Frank Franklin II/AP
Jeremy Lin items are for sale before the basketball game between Lin's New York Knicks and the Sacramento Kings on Wednesday in New York.
Jeremy Lin items are for sale before the basketball game between Lin's New York Knicks and the Sacramento Kings on Wednesday in New York. Frank Franklin II/AP
The New York Knicks have won seven games in a row after struggling all season — and some would say they've struggled for years.
Point guard Jeremy Lin, the man few knew a week and a half ago, scored a 3-pointer in the last seconds to win Tuesday's game against Toronto. Wednesday night, Linsanity returned to New York City and Madison Square Garden.
I confess, I had never heard of Jeremy Lin until three days ago. Yet watching this Taiwanese-American from Harvard during the last quarter of the Knicks game, I, like everyone else, was blown away.
Outside the NBA store on Fifth Avenue, people were walking in and out to buy the top-selling jersey since Saturday: Lin's No. 17.
New Yorker Bruce Haymes said this is a city where big dreams happen.
"To have someone that was just off everyone's radar is just so unusual here. This kind of, like, from nowhere to something big, just feels real New York," he said.
Haymes came into the store for a shirt for his 8-year-old son, but the smalls and mediums had sold out.
Many Asians entered the store, many from Taiwan ecstatic about this first Taiwanese-American to play for the NBA. A 17-year-old Taiwanese exchange student said he cried the first time he saw Lin play.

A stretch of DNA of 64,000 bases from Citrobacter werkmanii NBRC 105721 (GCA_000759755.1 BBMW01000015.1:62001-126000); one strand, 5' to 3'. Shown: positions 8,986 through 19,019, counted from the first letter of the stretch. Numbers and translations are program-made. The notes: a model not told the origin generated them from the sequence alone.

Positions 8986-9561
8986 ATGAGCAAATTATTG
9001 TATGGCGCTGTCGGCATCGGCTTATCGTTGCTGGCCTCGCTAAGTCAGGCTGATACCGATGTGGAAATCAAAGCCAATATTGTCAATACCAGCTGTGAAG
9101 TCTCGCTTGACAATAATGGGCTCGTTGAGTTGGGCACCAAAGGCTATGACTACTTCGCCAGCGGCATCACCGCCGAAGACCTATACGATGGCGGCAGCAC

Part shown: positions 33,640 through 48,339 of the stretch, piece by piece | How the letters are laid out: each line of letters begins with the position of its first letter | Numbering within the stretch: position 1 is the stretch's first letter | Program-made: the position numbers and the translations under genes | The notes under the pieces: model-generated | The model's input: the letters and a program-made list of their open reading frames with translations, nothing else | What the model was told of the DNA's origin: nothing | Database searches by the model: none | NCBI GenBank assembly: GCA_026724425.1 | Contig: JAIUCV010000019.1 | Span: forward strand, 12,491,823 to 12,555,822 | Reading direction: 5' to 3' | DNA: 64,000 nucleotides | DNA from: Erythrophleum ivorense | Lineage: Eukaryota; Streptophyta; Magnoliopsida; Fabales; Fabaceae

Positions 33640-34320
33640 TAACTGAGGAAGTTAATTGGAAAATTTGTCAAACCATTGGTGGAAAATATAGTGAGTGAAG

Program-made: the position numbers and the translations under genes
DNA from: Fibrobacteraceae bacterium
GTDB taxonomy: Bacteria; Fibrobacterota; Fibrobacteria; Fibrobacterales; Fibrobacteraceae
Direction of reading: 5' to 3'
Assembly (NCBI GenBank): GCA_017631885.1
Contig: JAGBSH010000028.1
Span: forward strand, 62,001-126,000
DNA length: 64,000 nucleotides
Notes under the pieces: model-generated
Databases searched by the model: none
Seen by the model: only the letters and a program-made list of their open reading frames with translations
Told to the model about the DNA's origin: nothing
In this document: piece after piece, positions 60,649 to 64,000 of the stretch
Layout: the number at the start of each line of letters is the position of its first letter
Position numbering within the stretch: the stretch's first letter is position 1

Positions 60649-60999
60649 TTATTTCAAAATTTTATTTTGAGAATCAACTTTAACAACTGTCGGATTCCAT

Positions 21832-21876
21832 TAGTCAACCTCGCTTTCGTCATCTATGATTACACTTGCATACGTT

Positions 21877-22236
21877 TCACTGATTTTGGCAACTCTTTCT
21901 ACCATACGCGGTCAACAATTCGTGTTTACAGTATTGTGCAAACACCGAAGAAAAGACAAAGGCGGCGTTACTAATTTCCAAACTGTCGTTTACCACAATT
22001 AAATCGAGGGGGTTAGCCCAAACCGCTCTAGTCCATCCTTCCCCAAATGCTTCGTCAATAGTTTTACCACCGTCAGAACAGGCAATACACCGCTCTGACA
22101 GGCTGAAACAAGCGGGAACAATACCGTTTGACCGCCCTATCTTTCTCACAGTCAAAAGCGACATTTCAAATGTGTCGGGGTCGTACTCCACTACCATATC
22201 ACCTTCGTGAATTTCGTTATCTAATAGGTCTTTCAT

"The last day, he made a game-winning 3-pointer, I jumped off my couch," said Oneal Ho, who is also from Taiwan. "My Facebook is like, every time time when Jeremy Lin has a game, my Facebook is all about him, so I am looking for his jersey and I am going to a game."
Jeremy and Zach Allen, fans of basketball player Jeremy Lin, attend the Knicks game Wednesday. The 16- and 12-year-old are from Oceanside, Long Island.
Jeremy and Zach Allen, fans of basketball player Jeremy Lin, attend the Knicks game Wednesday. The 16- and 12-year-old are from Oceanside, Long Island. Margot Adler/NPR
As crowds of people entered Madison Square Garden, excitement mounted.
Damir Hot is a Sacramento fan but said he's still rooting for Lin. "I have been following basketball since as long as I have been living. You don't see this," he said. "Look at the smile on my face. See that smile? I just can't wait to see him play."
Twelve-year-old Zach Allen of Oceanside, Long Island, held up a Lin towel and said he likes Lin's style: "I like how he doesn't dunk that much and he's not cocky."
There's more media here than anywhere else, and Lin is a great story: a rare Asian-American and Harvard grad in the NBA, unnoticed, dropped from two teams. But something else is going on in this city with all this "Linsanity," "Divine Lintervention" and so forth.
There's a wistfulness that suddenly, out of nothing comes something; a team that was nowhere comes into the light.
"Madison Square Garden is the most famous arena in the world, and it has been a little bit shameful that we have had a team like this for the last 10 years," said fan Jason Kimi. "Finally we are showing everybody in the whole world what New York is all about."
Outside the entrance, Casey Dinkin stood with her guitar. A lifelong Knicks fan, she was hoping that playing some songs might gain her a ticket. She even made up a song about Lin.
"Scoring so many points per game, and no one knew your name," she sang. "We are going to win a championship now, thanks to you. Jeremy Lin, we have been waiting for someone like you."
As sports blogger Bryan Harvey wrote the other day: "In a world of infinite data and endless observation, Lin has now broadsided us like an unseen torpedo, fired from a submarine we didn't even know existed."